There has been renewed recent interest in the observation that maternal overfeeding may influence imprinting, to promote positive energy balance with obesity and related metabolic abnormalities in offspring. The possible explanations could include some form of 'metabolic imprinting' to influence neural development,23 but genomic imprinting would probably have to be invoked if metabolic changes persist over subsequent generations.24 Genomic imprinting was invoked much earlier to explain the phenomenon whereby exposure to nitrosamines in smoked cured mutton or streptozotocin in pregnancy leads to small size and diabetes in mainly male offspring for several generations.
25, 26 These studies may also have revealed the possibility for differential effects by gender of offspring.
The inescapable conclusion, or extrapolation from Perez-Pastor et al.,18 is that childhood obesity derives most importantly from the same-sex parent. If the relationship is behaviorally, psychologically or socially mediated, then interventions must be directed at the overweight parent. Childhood obesity should then really be viewed as an epiphenomenon, and not as the primary problem on which we should be spending more to prevent. In that case, childhood obesity itself should respond best to interventions directed not at children themselves, or at schools, but at families (which is already borne out by evidence). There is no evidence yet that effective weight management for parents will have a 'knock-on' effect on the BMI centiles of (same sex) children, but this now seems plausible, as might effective measures to lose excess fat gained by many mothers during pregnancy. If, on the other hand, same-sex inheritance of childhood obesity is mediated by subtle alterations in the expression of imprinted genes, solutions will be more complicated. If that is caused by parental obesity or hyperphagia in pregnancy in humans, as in experimental animals,26 then avoiding obesity in parents, specifically restricting weight gain in pregnancy, will still help. The evidence on humans does somewhat support this notion.27 Obese parents do have more obesity-prone children,19 and dietary energy restriction in pregnant women does lead to smaller offspring, which is not explained by lower circulating nutrient concentrations. If the process is mediated by altered imprinting, then therapeutic modification of methylation would provide a mechanism to avoid childhood obesity, although there is enormous scope for unexpected and unwanted other consequences from treatments in pregnancy.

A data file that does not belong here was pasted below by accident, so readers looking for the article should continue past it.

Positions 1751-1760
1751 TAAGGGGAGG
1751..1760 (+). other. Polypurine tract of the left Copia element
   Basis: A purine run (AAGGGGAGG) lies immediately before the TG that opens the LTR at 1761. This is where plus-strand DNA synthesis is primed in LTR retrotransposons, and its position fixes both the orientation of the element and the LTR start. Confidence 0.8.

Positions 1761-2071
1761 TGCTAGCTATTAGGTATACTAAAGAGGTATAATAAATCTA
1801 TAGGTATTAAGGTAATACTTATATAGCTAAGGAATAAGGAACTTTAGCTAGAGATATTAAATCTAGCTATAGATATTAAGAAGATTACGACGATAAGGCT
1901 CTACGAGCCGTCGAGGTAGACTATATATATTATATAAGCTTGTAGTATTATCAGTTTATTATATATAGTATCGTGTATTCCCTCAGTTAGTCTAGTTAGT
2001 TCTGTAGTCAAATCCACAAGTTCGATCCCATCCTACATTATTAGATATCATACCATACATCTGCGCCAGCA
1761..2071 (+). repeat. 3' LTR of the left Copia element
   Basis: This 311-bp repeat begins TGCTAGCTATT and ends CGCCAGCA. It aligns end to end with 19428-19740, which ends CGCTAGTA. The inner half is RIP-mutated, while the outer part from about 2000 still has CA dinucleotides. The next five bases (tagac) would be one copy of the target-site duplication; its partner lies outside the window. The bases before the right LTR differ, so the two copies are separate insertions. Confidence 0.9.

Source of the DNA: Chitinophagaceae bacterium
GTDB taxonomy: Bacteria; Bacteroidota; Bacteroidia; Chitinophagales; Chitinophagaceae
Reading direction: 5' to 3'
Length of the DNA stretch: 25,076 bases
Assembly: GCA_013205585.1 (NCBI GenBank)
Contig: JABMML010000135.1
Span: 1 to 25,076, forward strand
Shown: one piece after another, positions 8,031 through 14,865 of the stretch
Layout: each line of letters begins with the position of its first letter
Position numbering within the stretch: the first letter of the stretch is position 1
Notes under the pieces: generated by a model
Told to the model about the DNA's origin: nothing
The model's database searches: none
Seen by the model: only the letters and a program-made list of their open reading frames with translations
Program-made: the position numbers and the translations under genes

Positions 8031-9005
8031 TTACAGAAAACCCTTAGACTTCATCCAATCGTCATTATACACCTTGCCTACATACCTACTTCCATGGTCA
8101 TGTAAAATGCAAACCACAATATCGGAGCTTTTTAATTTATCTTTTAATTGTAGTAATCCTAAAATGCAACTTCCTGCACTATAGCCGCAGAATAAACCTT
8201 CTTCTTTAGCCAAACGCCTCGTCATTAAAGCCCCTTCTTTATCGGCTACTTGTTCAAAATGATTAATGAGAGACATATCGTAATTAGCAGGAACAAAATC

Even if the results of Perez-Pastor are ultimately disproved, common sense and years of observation indicate to us that parents are best somewhere near the size and shape they have been in throughout our successful evolution as a species. Most could do with shrinking.